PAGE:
Fahrenheit 451 Books (1980s) – Linda Stackhouse, proprietor. Specialties: Literature, Sci-Fi.
Evelyn’s Book Shelf (1950s-1970s) – 3075 W. Broadway. This was the self-proclaimed “largest bookshop in Kitsilano“ during its time. That claim was probably quite exaggerated. See comment below from Gordon Watson. I have had Gordon’s general impressions confirmed (privately) by someone else.
A. H. Falstaff Books (1970s) – Co-owned by William Hoffer and Van Andruss. 4529 W. 10th Ave. The shop opened in 1972 and closed after a year.
The Fiction Co. (1990s) – Gordon McRae, proprietor. 425 Abbott. Generalist shop.
Fraser Book Bin (1940s-1970s) – Ted Fraser, proprietor. 6184 Fraser; also at 1247 Granville. The 1247 Granville location first became Fraser’s in 1946. In 1963, Fraser and his manager were charged with “possession of obscene material for the purpose of publication, distribution or circulation.” Fraser appealed all the way to the Supreme Court of Canada, but was ultimately convicted and fined $3,400. Skip Mabee took over the 1247 Granville site in 1988 and changed the name from A-Aabaca Book Bin (the interim name of the shop between Fraser’s and Mabee’s proprietorships) to the ABC Book & Comic Emporium.
Fraser Book Bin (No. 2) (1990s) – Brian Wright & Gerri Ironsides, proprietors. 4750 Main. By 1996, the name of the shop had changed to Fraser Books.
Margaret Gabriel, Bookseller (1990s) – 3036 W. Broadway. Gabriel ‘packed it in’ with a closing out sale in 1995. Specialties: religions of the world, children’s, and 12-step books.
Hermit Books (1990s-2000s) – Sharon & Eileen Hansen, proprietors. 2509 W. Broadway. Specialties: poetry, eastern and western religion/philosophy, fine arts, women’s studies.
William Hoffer Books (1960s-1990s) – Hoffer (1944-1997) had his first bookshop on Water Street in Gastown in 1969 while he was an SFU student (Province 25 Oct 1969). Hoffer had a shop at 3293 Dunbar, briefly, in the early ’70s. In the mid-1970s, he opened a shop with Van Andruss called Falstaff Books, at 4529 W. 10th Ave. His fourth location was on the second floor (#104) of 570 Granville (in retail space directly above The Love Shop). His final bookselling location was at 58/60 Powell St. Hoffer had a reputation as a ‘difficult’ person. But he could be charming and generous as well. He left Vancouver and his book selling business for Russia. He married Marsha there (his first wife was Pat; they parted company in the early 1970s). Hoffer died on Vancouver Island from lung cancer. There is an amusing Hoffer quote that pertains to his Dunbar shop: “It was an unnerving experience, trying to operate a bookshop in a largely working class neighbourhood in a short terrace of shops. Across the street there was a small cafe, the owner of which had a son who had been aboard an alien space craft. Very few people came into the shop, but occasionally I would notice faces pressed like snails’ feet against the plate glass windows.” (From Hoffer’s book catalogue, STIGMA #80).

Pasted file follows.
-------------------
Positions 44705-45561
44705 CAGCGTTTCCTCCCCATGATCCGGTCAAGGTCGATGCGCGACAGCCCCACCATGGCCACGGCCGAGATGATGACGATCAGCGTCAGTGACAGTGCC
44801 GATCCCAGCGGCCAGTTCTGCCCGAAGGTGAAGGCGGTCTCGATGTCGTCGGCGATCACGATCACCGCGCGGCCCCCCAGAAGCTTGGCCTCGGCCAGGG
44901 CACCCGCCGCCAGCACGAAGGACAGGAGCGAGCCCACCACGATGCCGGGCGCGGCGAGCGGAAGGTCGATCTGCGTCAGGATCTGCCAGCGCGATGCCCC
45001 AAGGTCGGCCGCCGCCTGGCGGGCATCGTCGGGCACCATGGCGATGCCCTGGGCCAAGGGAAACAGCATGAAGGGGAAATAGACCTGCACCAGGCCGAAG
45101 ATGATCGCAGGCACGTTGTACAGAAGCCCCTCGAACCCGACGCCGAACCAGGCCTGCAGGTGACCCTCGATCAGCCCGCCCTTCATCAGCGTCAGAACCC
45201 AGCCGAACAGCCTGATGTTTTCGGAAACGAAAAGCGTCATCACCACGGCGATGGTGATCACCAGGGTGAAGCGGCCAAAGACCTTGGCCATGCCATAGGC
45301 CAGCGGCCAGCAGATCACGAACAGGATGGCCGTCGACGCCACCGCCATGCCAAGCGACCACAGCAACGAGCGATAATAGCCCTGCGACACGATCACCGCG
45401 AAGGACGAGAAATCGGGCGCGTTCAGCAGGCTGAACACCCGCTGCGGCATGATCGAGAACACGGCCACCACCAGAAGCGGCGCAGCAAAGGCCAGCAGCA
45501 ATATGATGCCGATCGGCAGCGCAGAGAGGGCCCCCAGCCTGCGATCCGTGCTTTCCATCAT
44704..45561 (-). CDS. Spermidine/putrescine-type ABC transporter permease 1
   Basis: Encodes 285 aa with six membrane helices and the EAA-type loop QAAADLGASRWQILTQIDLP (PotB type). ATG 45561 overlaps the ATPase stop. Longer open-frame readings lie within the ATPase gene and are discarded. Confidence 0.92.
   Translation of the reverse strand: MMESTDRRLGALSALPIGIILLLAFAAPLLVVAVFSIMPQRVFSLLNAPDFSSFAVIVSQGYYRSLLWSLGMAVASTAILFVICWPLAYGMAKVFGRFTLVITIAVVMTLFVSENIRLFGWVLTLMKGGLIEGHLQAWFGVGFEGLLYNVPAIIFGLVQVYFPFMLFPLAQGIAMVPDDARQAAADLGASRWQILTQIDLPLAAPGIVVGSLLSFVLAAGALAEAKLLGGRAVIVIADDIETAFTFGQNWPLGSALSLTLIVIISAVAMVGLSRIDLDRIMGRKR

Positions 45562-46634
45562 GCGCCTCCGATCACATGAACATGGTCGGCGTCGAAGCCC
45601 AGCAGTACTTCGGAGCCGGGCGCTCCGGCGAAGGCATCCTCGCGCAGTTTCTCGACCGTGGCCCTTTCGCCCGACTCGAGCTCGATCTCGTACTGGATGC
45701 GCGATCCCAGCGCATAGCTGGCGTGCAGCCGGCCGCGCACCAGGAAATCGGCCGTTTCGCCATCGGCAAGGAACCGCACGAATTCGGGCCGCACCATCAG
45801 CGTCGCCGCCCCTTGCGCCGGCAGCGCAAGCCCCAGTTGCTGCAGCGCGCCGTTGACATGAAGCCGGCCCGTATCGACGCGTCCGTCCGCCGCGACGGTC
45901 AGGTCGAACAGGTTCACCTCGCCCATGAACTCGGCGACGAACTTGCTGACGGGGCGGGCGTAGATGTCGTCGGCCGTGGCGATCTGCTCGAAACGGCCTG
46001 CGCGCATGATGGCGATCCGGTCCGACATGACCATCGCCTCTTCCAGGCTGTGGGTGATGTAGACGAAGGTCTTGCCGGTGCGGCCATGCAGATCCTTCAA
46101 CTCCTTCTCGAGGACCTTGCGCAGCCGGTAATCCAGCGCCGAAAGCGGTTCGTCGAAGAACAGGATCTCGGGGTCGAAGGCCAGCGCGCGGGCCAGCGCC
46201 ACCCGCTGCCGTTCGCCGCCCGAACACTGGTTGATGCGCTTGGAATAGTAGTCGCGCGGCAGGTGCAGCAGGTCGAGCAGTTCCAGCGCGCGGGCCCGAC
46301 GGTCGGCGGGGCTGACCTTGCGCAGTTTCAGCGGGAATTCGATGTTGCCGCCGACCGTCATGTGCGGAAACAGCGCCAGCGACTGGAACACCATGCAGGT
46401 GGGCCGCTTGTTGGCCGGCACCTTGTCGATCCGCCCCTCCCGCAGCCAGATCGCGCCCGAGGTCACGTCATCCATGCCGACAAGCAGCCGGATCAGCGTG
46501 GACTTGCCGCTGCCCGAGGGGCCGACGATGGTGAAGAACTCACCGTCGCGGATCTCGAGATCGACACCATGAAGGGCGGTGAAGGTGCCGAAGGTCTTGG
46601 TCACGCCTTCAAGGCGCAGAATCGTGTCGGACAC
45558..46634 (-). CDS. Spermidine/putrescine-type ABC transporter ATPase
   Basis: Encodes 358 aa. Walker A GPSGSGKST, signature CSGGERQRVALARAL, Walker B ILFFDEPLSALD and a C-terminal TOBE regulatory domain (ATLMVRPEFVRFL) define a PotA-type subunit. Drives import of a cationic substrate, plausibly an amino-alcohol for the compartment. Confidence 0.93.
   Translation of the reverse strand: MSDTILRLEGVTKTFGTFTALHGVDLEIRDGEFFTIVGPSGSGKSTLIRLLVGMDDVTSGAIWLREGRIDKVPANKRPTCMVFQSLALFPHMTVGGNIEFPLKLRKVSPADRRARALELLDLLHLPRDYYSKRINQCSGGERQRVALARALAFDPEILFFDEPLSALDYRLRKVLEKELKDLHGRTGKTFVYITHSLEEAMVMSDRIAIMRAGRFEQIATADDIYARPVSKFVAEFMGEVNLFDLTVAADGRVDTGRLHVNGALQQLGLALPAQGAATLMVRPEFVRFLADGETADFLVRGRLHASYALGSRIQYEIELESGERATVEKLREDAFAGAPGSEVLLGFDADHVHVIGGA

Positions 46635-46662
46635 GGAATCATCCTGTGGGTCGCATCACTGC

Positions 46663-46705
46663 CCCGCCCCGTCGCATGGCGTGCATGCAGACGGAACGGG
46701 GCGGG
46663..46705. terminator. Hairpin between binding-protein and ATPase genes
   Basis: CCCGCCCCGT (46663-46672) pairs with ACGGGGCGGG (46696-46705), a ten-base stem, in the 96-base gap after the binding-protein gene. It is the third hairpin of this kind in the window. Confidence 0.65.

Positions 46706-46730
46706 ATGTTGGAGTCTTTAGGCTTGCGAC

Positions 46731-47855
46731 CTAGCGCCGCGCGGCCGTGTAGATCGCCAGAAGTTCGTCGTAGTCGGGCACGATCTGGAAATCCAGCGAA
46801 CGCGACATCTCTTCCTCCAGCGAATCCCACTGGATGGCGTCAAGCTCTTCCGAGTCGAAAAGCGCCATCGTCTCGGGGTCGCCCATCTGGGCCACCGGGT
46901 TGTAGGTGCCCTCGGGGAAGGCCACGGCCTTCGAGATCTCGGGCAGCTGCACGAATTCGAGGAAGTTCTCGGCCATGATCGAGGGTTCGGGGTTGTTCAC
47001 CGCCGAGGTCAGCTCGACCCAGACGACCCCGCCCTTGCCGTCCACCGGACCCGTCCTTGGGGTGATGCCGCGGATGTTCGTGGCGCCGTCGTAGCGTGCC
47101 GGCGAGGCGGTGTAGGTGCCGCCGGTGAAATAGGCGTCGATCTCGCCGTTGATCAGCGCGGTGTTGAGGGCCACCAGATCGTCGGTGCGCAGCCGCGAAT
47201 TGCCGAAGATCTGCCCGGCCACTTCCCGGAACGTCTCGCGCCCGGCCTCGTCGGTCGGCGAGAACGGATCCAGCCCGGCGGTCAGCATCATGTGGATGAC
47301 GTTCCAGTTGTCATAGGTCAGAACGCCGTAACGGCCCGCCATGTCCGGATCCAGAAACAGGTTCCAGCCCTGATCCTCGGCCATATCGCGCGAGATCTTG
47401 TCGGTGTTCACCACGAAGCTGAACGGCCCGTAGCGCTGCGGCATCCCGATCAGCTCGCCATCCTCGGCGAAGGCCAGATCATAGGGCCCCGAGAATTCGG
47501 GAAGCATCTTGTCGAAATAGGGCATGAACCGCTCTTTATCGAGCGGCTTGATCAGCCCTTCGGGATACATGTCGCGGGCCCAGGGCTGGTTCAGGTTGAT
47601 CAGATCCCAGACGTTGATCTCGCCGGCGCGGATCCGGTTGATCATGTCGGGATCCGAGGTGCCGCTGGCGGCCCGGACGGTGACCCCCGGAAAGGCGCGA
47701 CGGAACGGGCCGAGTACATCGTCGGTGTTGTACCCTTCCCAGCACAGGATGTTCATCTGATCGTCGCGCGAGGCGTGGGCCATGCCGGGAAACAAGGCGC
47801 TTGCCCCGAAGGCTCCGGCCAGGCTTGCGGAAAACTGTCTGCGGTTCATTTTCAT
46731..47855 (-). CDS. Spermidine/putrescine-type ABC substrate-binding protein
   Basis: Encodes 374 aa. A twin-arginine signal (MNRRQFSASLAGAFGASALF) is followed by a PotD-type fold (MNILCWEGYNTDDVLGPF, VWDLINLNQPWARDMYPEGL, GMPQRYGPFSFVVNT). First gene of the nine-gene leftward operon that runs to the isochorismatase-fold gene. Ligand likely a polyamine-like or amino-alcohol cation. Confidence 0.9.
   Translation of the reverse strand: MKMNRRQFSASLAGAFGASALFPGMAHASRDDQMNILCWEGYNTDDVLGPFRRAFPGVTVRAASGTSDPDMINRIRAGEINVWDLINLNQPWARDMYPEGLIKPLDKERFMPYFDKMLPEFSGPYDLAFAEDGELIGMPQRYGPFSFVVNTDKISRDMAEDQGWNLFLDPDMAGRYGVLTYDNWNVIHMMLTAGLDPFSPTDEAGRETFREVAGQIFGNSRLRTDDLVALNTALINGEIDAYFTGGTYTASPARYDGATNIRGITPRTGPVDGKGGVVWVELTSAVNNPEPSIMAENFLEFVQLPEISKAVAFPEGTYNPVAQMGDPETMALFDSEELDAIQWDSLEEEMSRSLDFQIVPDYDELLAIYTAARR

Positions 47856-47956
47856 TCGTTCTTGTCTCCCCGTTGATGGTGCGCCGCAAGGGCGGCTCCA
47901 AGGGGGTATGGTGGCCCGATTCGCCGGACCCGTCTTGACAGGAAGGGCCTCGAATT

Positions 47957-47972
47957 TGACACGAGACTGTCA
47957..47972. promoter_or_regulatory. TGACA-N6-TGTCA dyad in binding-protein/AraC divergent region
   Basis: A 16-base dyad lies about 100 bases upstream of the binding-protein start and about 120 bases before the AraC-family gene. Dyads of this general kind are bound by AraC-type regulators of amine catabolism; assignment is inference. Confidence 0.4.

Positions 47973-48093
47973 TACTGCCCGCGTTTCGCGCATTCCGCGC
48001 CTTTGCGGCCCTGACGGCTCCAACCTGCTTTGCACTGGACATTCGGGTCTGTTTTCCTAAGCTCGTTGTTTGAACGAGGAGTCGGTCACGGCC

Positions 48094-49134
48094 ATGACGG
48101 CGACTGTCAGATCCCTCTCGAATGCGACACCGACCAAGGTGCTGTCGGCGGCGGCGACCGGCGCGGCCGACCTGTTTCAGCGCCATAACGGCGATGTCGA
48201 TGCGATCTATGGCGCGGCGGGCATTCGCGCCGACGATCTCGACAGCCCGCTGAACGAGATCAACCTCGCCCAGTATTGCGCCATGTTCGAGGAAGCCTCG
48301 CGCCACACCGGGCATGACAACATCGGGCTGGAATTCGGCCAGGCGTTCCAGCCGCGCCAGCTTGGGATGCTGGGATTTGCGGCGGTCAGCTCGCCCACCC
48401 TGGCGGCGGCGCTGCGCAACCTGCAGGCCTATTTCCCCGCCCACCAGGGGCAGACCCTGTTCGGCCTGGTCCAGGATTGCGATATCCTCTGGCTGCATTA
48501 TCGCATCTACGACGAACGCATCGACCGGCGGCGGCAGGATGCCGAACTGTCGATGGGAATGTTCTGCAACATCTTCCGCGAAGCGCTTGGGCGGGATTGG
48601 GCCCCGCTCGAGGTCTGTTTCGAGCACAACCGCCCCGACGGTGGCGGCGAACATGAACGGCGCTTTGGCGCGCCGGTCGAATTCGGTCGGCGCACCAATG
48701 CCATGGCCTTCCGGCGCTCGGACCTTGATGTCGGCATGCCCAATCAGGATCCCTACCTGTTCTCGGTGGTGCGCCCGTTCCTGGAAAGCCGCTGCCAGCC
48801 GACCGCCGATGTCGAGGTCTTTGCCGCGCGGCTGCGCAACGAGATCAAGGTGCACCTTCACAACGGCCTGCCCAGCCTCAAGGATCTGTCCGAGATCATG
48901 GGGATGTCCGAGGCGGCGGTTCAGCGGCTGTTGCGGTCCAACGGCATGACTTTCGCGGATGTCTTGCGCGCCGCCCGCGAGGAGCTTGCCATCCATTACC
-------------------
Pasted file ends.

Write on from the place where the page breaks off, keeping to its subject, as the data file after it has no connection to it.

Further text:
Below are the full text of three of Hoffer’s less readily available articles written in the mid-1980s for the Alcuin Society in their Amphoras 56, 58, and 59 and titled “Letter from a Bookseller” in which he reflects upon his early years in bookselling. Many thanks are due to Richard Hopkins for supplying these seemingly scarce issues of Amphora:
Hummingbird Books (1970s) – Proprietor: Albert Eddy (the same person who founded Aardvark Books ca1971). 337 W. Pender (second floor) starting in ca1978.
Kirkwood’s Fine Used Books (1990s-2000s) – Carol Kirkwood, proprietor. Was established in Marpole in about 1994 at 8662 Granville. By 2000, it became Characters Fine Books and Coffee Bar and moved to the west side of Granville at 8419 Granville.. The shop ultimately was the victim of high rent charged by the landlord and they called it quits ca2008. I lived in Marpole when Carol Kirkwood started Kirkwood’s Books and I faithfully returned to the neighbourhood shop after it became Characters (and we’d moved to Burnaby).
Kitsilano Bookstore (1970s) – Proprietor unknown. 2887 and 3075 West Broadway. Their tag line was “Books for all of the family.”
Reginald Lissel, Bookseller (1990s) – 434 Homer. Specialties: science fiction and literature.